Mr. Speaker, it is an honour and pleasure to rise today to speak in favour of Bill S-232.
Do hon. members know who invented the telephone? I am sure that most of them do. It was Alexander Graham Bell. However, do they know who made the telephone a workable invention? I am not sure that they do. It was a Jewish Canadian named Emile Berliner, who not only made the telephone workable, but also the microphone and created the first gramophone.
How many members know who the first Canadian world figure skating champion was? In 1891, a Montrealer named Louis Rubenstein travelled to St. Petersburg to compete in the first unofficial world figure skating championship. Instead of welcoming him, Mr. Rubenstein was put in prison by the Russians because he was a Jew, but because he carried a letter from his friend, Governor General Lord Stanley, demanding his safe conduct, the British ambassador intervened, he was allowed to compete, and he won the world championship. He returned to Montreal and created the Amateur Skating Association of Canada. He served out the rest of his life as a city councillor in the city of Montreal. These are but two examples of Jewish Canadians who, for the last 280 years, have contributed to the vibrancy of this country and this continent.
Before talking about what Jews have given Canada, I want to talk about what Canada has given Jews.
As a Jewish Canadian, I cannot begin to express how proud I am that Canada is my country, that Quebec is my province, and that I am a Montrealer.
All three of these identities are interchangeable. All three of these identities have led me and generations of my family before me to prosper.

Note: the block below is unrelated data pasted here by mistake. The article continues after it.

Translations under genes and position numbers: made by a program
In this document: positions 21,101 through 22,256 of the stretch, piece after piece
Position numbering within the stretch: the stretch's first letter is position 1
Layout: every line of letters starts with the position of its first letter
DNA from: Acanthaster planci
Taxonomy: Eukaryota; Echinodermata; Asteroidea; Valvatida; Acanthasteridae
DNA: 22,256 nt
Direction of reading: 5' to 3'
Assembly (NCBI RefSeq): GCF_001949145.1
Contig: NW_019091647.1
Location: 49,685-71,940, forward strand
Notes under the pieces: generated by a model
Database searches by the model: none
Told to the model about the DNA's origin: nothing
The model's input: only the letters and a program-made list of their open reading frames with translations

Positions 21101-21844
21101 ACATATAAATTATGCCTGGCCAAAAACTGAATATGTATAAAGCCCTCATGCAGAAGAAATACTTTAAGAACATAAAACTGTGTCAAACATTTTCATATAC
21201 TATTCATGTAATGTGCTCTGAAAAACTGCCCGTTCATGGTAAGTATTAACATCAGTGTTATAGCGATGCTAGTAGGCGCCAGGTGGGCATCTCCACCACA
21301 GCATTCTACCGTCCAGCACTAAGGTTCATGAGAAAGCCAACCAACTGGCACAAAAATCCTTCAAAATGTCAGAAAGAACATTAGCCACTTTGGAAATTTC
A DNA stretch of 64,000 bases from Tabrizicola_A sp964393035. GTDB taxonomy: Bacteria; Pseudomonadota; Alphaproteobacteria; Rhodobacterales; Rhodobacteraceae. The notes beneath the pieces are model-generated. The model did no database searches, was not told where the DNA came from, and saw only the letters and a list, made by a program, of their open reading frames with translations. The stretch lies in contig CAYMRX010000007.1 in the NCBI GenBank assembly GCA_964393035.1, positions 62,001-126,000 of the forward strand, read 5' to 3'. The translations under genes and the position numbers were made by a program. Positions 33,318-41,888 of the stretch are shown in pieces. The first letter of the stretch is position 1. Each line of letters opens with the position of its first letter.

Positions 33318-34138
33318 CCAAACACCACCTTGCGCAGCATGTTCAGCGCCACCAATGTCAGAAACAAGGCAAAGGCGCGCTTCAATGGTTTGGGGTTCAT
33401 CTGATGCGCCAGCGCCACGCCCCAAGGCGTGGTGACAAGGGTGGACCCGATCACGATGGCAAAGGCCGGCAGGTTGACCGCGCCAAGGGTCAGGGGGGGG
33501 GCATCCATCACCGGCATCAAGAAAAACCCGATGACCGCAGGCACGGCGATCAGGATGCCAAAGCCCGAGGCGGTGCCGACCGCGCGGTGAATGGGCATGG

Jews come from a history of persecution across the world, whether in Europe, North Africa, or the Middle East. Country after country has expelled Jews, has caused them to be ghettoized, and has made them wear symbols to show that they are different. However, our experience in North America, in Canada and the United States, where we arrived as equals, where we arrived and were welcomed, where we arrived and there was freedom of religion, has made Canada what my ancestors called the goldene medina, which means the golden state. That was the United States and Canada. That is why generation after generation of Jews fleeing persecution in the 19th century and 20th century came here, to create our community of more than 400,000 Jewish Canadians who call Canada home today.
I thank Canada for what it has done for me and my community. The reason we love this country and are so patriotic is that it gave us opportunities no other country ever did. Therefore, Jewish Canadian heritage month would not only celebrate the contributions of Jewish Canadians, but for Jewish Canadians it would also celebrate the country that gave us such enormous opportunity.